In this situation, the Central Bank of Russia will have to work on a new strategy that is most likely to be oriented towards the gradual growth of the ruble’s exchange rate. This, in turn, is aimed to decrease the costs of urgently needed technological transformation of Russian industry.

Birgit Hansl, program leader and lead economist for the Russian Federation, Europe and Central Asia at the World Bank

The recent ruble movements are very welcome and coincide with the global oil price movements, which remain key for Russia. As oil prices stabilized the ruble is also becoming less volatile. It would be too early to read into this much more than that. Yes, the ruble has appreciated over 4 percent in 2015, making it the strongest performer in a basket of 24 emerging market currencies tracked by Bloomberg, yet it is still a long way to make up for the 46 percent the ruble lost in value against the U.S. Dollar during 2014. The stable oil price is more importantly leading to a slowly retreating risk perception: both the Russian credit default swap (CDS) spread and the Russian Emerging Markets Bond Index Global (EMBIG) spread dropped significantly, which is indeed good news for investors and the economy.

Yakov Mirkin, head of the Department of International Capital Markets at the Russian Academy of Sciences’ Institute of World Economy and International Relations

Is the ruble rebound long lasting? Nobody knows, because we don’t exactly understand what is going on. What are the scenarios for the future of the ruble?

The first scenario is that the ruble’s growth is a result of the government’s policy, which is aimed at strengthening the ruble before the 70th anniversary of the Great Victory [over Hitler’s Germany during World War Two]. After all, it is possible to strengthen the ruble artificially and stabilize it for a certain period of time. If this is the case, it can last for months, but afterwards it will explode and [spin out of control].      

The second scenario is leaping forward and leaping backward. The ruble in this case is like a small ball that is bouncing on a downward-sloping asphalt path. Up and down, up and down. But, again, it is a downward movement. It happens frequently in financial markets. The deeper the plunge, the higher is the bounce-back. If so, in April, we might see a new ruble dumping and a new weakening.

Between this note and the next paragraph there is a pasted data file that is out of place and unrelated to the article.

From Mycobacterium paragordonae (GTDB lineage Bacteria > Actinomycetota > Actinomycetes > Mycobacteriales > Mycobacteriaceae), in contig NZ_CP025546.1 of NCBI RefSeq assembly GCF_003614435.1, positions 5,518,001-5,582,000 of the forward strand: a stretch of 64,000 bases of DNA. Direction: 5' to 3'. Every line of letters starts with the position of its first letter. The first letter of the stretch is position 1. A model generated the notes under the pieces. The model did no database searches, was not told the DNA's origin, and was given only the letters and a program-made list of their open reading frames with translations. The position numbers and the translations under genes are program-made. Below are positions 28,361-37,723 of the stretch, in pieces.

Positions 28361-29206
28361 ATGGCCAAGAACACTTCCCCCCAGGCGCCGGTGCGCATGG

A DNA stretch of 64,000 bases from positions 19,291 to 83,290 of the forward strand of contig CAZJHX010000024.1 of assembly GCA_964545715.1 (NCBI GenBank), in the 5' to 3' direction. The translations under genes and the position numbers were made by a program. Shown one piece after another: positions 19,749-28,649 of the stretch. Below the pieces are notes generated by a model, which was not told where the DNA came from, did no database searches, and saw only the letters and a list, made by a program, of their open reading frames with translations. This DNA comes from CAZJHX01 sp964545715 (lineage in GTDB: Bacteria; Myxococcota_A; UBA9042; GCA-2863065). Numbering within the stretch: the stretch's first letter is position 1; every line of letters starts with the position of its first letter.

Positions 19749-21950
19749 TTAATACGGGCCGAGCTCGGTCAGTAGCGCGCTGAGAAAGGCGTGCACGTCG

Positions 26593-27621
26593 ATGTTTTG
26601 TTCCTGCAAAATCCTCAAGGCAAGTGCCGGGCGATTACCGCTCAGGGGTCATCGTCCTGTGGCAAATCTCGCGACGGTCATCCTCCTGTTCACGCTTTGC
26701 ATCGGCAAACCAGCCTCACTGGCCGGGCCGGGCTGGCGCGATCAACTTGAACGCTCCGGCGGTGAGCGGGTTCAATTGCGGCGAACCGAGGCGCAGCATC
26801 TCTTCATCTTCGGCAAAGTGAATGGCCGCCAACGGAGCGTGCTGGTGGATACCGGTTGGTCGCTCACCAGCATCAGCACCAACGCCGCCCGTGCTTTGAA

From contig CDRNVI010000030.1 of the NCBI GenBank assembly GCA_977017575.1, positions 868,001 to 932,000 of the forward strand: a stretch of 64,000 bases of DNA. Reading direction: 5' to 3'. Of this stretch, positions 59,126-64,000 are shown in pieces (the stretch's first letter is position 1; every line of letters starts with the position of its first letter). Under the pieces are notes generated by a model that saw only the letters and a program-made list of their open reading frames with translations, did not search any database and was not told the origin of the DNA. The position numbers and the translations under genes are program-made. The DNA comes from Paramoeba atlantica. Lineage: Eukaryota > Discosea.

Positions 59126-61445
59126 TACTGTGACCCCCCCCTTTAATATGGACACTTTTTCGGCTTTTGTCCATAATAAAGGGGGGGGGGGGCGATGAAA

The third scenario is a speculative bubble. The ruble’s rebound is a result of a speculative game for strengthening the Russian national currency. It also could stem from so-called “carry trade” deals. In this case, the ruble resembles an artificially inflated soap bubble. Such tricks have never been long-term.

What is the general background? We have a weakening economy under pressure from foreign sanctions, a strong dollar and low prices on oil, gas and metals. And this economy is losing its core partner: the European Union. In addition, there is no strong and adequate response to the current economic challenges.

The general trajectory of the ruble is weakening no matter how high it may rebound. The ruble is like a hot-air balloon in the sky, taken and tossed by air currents. The team on board the balloon is not ideal, but this team is struggling to wrest the balloon down to the ground. But the power of the air currents is so strong, that it is going up in the air, higher and higher. And this is a long-tern trend. If the authorities find good responses to the challenges, they will be able to control this uncontrollable flight.

The opinion of Yakov Mirkin is based on the post on his Facebook page. You can find the original version here

UPDATE: The article was updated on April 19, 2015 to include a commentary by Birgit Hansl, program leader and lead economist for the Russian Federation, Europe and Central Asia at the World Bank.